spider monkey, golden in color and almost a third of Raoni’s weight, was a heavy load for a little boy, but he was a hunter now. Right and duty dictated that he carry it.
Amati helped his son hoist the creature onto his narrow shoulders. To make sure it didn’t fall, he made what he called a hunter’s necklace, binding its long arms to its almost equally-long legs by a length of vine.
The hunt had taken them far. The sun was already approaching its zenith when they waded through the cold water of the stream, stepped onto the well-worn path that led from the fishing-place to the heart of their village, and heard the sound that chilled their hearts: the squabbling of King Vultures, those great and ugly birds, half the size of a man, that feed exclusively on carrion.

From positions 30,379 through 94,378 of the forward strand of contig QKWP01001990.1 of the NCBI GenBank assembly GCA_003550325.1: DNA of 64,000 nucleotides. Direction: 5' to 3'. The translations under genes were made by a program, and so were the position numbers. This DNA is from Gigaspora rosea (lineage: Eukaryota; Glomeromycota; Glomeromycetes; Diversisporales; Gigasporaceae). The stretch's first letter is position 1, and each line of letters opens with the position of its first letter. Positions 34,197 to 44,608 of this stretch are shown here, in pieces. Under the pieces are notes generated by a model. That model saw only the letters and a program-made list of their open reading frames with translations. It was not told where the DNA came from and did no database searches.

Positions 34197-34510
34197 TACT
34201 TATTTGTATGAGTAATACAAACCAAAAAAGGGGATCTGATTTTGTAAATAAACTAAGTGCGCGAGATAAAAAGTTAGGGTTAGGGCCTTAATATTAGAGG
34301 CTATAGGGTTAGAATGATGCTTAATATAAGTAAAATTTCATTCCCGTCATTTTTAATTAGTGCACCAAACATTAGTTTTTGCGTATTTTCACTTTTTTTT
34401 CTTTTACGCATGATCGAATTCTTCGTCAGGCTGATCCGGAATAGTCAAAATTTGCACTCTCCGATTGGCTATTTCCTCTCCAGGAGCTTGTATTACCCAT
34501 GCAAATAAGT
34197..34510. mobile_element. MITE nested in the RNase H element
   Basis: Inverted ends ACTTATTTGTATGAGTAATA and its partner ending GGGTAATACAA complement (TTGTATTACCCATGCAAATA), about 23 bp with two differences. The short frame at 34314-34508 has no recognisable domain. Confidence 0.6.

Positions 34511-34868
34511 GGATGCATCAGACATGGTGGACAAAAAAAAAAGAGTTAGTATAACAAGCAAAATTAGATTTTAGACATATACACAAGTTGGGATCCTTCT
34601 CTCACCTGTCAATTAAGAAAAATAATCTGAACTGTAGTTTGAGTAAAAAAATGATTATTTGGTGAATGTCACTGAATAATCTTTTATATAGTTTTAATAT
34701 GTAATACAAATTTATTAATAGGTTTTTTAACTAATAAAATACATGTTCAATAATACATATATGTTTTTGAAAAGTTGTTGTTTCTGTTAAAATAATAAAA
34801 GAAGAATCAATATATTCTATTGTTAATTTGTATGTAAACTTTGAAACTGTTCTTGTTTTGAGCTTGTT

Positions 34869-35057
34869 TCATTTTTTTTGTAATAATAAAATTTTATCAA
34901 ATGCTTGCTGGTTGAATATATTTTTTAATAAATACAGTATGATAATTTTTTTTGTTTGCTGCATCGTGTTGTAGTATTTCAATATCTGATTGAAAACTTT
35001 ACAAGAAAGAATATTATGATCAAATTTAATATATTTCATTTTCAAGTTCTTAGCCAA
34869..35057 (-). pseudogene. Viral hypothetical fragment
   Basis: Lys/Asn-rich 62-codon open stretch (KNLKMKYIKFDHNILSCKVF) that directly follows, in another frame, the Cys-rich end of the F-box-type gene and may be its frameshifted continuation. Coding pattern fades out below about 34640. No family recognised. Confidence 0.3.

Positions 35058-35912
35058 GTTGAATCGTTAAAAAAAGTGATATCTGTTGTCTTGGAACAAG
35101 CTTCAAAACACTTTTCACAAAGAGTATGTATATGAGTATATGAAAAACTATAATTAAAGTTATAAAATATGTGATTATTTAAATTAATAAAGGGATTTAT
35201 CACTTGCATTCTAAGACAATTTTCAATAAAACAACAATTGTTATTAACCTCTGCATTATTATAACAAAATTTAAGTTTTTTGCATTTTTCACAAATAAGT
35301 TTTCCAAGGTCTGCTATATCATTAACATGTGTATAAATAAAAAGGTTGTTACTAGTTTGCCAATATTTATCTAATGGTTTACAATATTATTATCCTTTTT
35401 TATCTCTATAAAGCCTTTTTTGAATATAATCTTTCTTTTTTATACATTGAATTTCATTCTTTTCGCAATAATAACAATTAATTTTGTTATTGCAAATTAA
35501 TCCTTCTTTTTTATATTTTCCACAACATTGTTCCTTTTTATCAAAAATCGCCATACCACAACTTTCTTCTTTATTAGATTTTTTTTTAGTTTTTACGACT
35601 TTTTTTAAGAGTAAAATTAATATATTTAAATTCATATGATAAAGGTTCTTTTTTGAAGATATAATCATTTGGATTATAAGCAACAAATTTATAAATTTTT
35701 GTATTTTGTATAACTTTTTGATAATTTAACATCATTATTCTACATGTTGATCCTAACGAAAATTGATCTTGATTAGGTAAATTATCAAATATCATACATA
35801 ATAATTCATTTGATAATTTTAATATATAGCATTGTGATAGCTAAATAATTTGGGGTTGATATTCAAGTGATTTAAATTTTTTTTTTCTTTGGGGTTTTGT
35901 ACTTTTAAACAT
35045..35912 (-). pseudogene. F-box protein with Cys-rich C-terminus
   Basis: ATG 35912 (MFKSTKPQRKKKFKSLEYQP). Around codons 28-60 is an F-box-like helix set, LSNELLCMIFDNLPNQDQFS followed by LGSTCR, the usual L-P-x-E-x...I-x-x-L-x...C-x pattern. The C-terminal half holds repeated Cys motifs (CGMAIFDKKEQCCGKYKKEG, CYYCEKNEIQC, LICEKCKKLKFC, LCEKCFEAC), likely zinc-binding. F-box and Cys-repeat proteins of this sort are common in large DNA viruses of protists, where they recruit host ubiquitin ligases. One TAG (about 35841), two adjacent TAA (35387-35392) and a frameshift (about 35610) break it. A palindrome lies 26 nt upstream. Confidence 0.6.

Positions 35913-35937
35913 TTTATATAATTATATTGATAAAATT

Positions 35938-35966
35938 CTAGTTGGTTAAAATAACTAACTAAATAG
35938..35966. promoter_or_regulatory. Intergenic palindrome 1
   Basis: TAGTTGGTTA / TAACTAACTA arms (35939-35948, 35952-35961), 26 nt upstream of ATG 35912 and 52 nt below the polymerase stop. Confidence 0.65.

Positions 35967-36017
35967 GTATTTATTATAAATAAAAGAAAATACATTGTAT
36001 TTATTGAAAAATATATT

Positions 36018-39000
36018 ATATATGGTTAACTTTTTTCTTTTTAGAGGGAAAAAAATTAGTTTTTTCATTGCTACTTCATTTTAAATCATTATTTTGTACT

* * *
When Raoni’s father was a boy, the tribe had numbered more than a hundred, but that was before a white man’s disease had reduced them by half. In the years that followed, one girl after another had been born. Girls, however, didn’t stay. They married and moved on. It was the way of the Awana, the way of all the tribes. If the spirits saw fit to give them boys, the tribe grew; if girls were their lot, the tribe shrank. And if it shrank too much, it died.
The Awana were doomed, they all knew it, but for the end to have come so suddenly was a horrible and unexpected blow.
Yara was lying in front of their hut, little Tota wrapped in her arms, while vultures pecked out their eyes.